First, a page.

What are the important implications of your work for cancer patients and/or clinicians, and the general public (lay people)?
I think the work of bringing patients, clinicians and family members/caregivers together around a common task has had valuable 'local' consequences in this particular setting because it exposes assumptions that are often left unarticulated about how different stakeholders perceive and understand the challenges and experiences of each other. A participatory design project like this can often draw those assumptions out and facilitate dialogue, which is both useful for reshifting how patients and clinicians make sense of the context they are in. And Dr. Strair was the first to recognize this possibility amongst clinicians – for example, that just by bringing clinicians together to consider what the common practices around communicating risks with patients should be, there is a more unified institutional understanding that may have been lacking. Beyond implications for the local clinic context, our early findings about these different ways that stakeholders are understanding the problem space is illuminating for how stakeholder engagement is often done -- we often work to identify consensus but there's value in identifying differences and seriously listening to those differences and why they exist. For patients, we've worked to illuminate more clearly the realities and risks that they didn't necessarily perceive to be a problem but are now able to recognize as an important part of informed decision making (we will empirically examine if highlighting these decision making components for sensemaking makes a difference for patients' experiences with decisional conflict). And for clinicians, it is a reminder not to underestimate the importance of long-term support well beyond the decision and the delivery of treatment. Of course, clinicians know this already to some extent just given the complexity of a treatment like BMT, but we hope it helps to balance clinic priorities and think about clinic practices as embedded within the sensemaking framework through which patients understand their circumstances -- that institutional tasks are not merely about exchanging information or translating expert knowledge to patients. (There are also implications for the process of designing for multiple and diverse stakeholders working to achieve a shared goal but from quite different perspectives.)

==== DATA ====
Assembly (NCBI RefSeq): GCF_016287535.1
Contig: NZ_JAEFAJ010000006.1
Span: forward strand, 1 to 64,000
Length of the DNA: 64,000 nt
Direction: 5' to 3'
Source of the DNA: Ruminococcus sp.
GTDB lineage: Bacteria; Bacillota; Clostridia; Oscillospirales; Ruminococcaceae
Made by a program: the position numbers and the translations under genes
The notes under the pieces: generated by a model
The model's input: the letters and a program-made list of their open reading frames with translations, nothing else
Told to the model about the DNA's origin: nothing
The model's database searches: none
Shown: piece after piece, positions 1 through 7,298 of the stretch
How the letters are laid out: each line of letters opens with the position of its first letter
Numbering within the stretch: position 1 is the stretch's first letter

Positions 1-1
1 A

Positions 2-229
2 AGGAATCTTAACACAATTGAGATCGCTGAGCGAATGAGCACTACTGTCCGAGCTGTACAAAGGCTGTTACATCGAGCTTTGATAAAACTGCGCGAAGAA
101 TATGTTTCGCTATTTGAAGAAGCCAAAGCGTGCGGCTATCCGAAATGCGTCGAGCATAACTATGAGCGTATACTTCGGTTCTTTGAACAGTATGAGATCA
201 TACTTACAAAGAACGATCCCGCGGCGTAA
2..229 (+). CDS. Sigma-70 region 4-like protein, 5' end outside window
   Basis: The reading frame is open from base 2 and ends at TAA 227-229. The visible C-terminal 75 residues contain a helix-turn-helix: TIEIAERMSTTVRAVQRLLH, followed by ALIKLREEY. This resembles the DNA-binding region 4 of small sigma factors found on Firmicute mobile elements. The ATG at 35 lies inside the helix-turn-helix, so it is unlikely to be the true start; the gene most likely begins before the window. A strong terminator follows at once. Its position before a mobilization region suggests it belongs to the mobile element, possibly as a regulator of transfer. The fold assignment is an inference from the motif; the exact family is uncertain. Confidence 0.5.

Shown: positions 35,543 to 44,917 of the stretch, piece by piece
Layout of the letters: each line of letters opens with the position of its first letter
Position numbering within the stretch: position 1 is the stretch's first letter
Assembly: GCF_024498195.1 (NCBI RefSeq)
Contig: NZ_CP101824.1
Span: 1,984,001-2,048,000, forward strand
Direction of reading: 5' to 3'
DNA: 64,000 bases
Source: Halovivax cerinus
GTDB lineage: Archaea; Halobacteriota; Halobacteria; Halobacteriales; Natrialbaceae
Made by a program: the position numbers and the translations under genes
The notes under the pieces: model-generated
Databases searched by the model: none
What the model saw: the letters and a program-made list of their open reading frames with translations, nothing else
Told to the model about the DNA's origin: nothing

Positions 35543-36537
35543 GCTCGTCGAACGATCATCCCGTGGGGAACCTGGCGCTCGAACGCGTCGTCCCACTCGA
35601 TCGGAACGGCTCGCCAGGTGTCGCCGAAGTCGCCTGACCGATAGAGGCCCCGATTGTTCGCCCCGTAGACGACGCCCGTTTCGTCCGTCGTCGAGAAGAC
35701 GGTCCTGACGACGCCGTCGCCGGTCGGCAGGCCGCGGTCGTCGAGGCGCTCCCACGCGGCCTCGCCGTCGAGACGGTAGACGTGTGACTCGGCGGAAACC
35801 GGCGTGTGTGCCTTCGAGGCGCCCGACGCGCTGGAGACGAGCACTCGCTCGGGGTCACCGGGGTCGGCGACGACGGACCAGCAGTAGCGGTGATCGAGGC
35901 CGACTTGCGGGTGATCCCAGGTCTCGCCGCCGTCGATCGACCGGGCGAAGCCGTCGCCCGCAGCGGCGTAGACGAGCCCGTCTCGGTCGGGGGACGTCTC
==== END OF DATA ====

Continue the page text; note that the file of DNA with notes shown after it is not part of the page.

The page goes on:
What are the factors that inspired you to take on this work?
There were many. Before coming to SC&I, I worked for several years in the Center for Health Services and Society at UCLA with some wonderful clinicians and health services researchers, many who are experts in community-engaged, partnered research. For me this project was an opportunity to integrate my Com background, a growing interest I have in partnered research to develop health interventions, and my prior work in health services research that centered around practices of patient engagement. So intellectually the project intrigued me in a number of ways given its focus on intervention design for complex medical decision-making, stakeholder engagement in the research process, and careful attention to the experiences of multiple stakeholders.